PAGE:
Locks: A Cultural Act Or A Trend?

Locks or locking of the hair is mainly associated with Rastafarianism the Jamaican religion, culture and some see it as a movement. Binding the hair to form matted thick collectives of hair is all a part of the Rasta doctrine which states that members should refrain from cutting, shaving or putting chemicals in their hair. Doing the above is seen as Eurocentric, as opposed to being Afro-centric which is what the movement embodies.

A condensed history of Rastafarianism goes a little something like this..NaturalPride
During the 1930’s Haile Selassie the 1st became Emperor of Ethiopia. During this time in Jamaica there was a renaissance where the majority of citizens were descendents from slaves and the predominate religion was Christianity. Searching for a black public figure to lead or aspire towards, some Jamaican’s began to associate Haile Selassie with the second reincarnation of Christ, or as the late Reggae artist Garnet Silk refers to him in a well known song Christ in his kingly character. Another phrase used to illustrate Haile Selassie is the “Conquering Lion of the Tribe of Judea”, and it is precisely this term that in my opinion leads you closet to the rationale behind Rastas wearing their hair in locks. The Lion or the Lioness is seen as being unregimented, wild, untamed, dominating and authoritative in its natural habitat. It’s one of the most feared mammals in the animal kingdom, subsequently “Rasta’s” associate themselves to the embodiment of this by wearing wild and free hair but most importantly natural hair that in some regards has at times been feared by those in the Western society. As comedian Paul Mooney claimed in regards to how Europeans feel about our hair he said; “If your hair is relaxed, then white folks are relaxed, if your hair is nappy they’re not happy” – Paul Mooney.

Even now in this contemporary society, finding a salon that caters for natural or locked hair can be quite difficult. You may ask how I know this, well for the majority of my life I had locks, and I was only able to find two salons (Morris roots, Tia’s Hair Salon) which catered for my hair style. I personally do not use the term “style” loosely at all, considering in these days it is most definitely seen as a cool and trendy hair style, in comparison to the more sacred reasons Rastas hold. Celebrities such as Lil Wayne (Left), Waka Flocka Flame (Centre) and 2 Chainz (Right):

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Are all current successful American rappers who have illustrated the fact that is doesn’t have to be a religious choice, but just another way to experiment with your hair. Portraying that men just like woman wish to enjoy long flowing fabulous hair, and having locks makes this even more feasible as the hair achieves long length due to the fact that it does not shed. This is the key principle of not combing the hair out, which causes an interlocking effect.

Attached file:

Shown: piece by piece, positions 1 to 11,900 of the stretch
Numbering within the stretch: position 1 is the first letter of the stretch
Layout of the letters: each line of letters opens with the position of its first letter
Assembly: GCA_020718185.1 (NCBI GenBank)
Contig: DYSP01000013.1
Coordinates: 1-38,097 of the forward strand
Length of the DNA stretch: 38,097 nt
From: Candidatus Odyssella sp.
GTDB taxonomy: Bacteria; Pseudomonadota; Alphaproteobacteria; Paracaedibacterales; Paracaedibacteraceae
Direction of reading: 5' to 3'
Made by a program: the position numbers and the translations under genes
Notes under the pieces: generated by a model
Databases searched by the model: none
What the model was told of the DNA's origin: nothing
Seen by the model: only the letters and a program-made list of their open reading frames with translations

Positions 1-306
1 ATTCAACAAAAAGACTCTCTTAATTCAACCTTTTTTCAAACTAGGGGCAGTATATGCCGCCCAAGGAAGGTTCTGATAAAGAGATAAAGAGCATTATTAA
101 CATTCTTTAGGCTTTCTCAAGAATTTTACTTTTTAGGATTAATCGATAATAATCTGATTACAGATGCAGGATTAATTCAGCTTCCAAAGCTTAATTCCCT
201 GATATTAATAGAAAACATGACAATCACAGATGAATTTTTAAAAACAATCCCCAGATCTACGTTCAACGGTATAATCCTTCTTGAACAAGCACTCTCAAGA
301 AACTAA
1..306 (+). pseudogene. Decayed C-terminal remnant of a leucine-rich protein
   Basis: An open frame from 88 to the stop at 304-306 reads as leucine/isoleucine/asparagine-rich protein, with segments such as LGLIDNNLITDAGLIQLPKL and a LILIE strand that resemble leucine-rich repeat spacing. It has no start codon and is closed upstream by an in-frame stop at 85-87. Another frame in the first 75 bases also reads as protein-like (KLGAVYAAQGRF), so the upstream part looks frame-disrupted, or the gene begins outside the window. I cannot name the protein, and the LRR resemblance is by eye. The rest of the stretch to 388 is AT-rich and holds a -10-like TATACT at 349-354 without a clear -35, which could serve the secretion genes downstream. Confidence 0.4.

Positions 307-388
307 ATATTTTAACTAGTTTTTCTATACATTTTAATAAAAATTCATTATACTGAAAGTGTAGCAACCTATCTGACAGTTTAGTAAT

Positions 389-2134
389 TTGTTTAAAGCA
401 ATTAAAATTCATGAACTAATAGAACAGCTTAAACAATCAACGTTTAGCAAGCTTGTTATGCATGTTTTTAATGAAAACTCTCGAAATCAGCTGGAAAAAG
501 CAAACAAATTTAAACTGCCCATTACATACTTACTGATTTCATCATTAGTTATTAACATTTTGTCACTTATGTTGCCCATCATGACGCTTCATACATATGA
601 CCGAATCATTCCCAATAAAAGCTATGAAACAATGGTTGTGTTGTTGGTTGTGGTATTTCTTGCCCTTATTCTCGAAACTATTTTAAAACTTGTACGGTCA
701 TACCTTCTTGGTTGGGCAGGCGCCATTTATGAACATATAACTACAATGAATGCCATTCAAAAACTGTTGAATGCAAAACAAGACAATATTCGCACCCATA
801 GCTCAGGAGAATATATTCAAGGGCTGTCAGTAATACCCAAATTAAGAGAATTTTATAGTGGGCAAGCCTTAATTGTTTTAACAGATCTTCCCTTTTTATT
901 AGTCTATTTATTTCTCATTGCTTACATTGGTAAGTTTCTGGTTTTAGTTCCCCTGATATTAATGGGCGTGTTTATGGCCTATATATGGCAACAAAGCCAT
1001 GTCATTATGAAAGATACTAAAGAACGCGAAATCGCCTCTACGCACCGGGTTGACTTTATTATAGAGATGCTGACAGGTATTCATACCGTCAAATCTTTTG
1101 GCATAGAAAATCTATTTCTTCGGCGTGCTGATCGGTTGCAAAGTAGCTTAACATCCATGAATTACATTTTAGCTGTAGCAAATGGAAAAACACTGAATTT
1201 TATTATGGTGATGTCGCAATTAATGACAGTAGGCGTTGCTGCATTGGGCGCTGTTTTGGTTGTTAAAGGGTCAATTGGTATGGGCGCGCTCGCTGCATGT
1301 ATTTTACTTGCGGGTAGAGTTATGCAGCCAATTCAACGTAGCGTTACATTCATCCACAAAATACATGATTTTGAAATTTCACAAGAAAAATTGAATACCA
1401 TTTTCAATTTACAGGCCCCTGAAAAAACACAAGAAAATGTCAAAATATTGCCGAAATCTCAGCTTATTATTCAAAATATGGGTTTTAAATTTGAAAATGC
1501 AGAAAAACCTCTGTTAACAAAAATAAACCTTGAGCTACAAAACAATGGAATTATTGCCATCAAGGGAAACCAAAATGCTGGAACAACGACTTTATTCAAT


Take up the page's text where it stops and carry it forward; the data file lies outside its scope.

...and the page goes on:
Rasta’s believe you shouldn’t run a comb through your hair as this is envisioned as a “Babylon Ting”, which is a vernacular that refers to Western culture or the Eurocentric way. Conversely proving that you are Afro-centric by going against the grain of conforming, therefore allowing you to become more of an individual. But although this is a genuine reason for adopting “locks”, it doesn’t necessarily have to be linked back to any religious doctrine. Even though a Rasta may disagree, it is better in my opinion that the religious tie to wearing locks is lessened (not abandoned) but lessened. Due to the idea that more people may flock to this hair style if they know they don’t have to let’s say change their whole life style or belief system. Let’s face it, “locks” is about freedom and not feeling pressured to look like the majority, which in some regards is what being a unique individual is about.

By Ester Selassie

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Comments (5)

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  2. Pingback: Locks for ever? Not Really | NaturalPride

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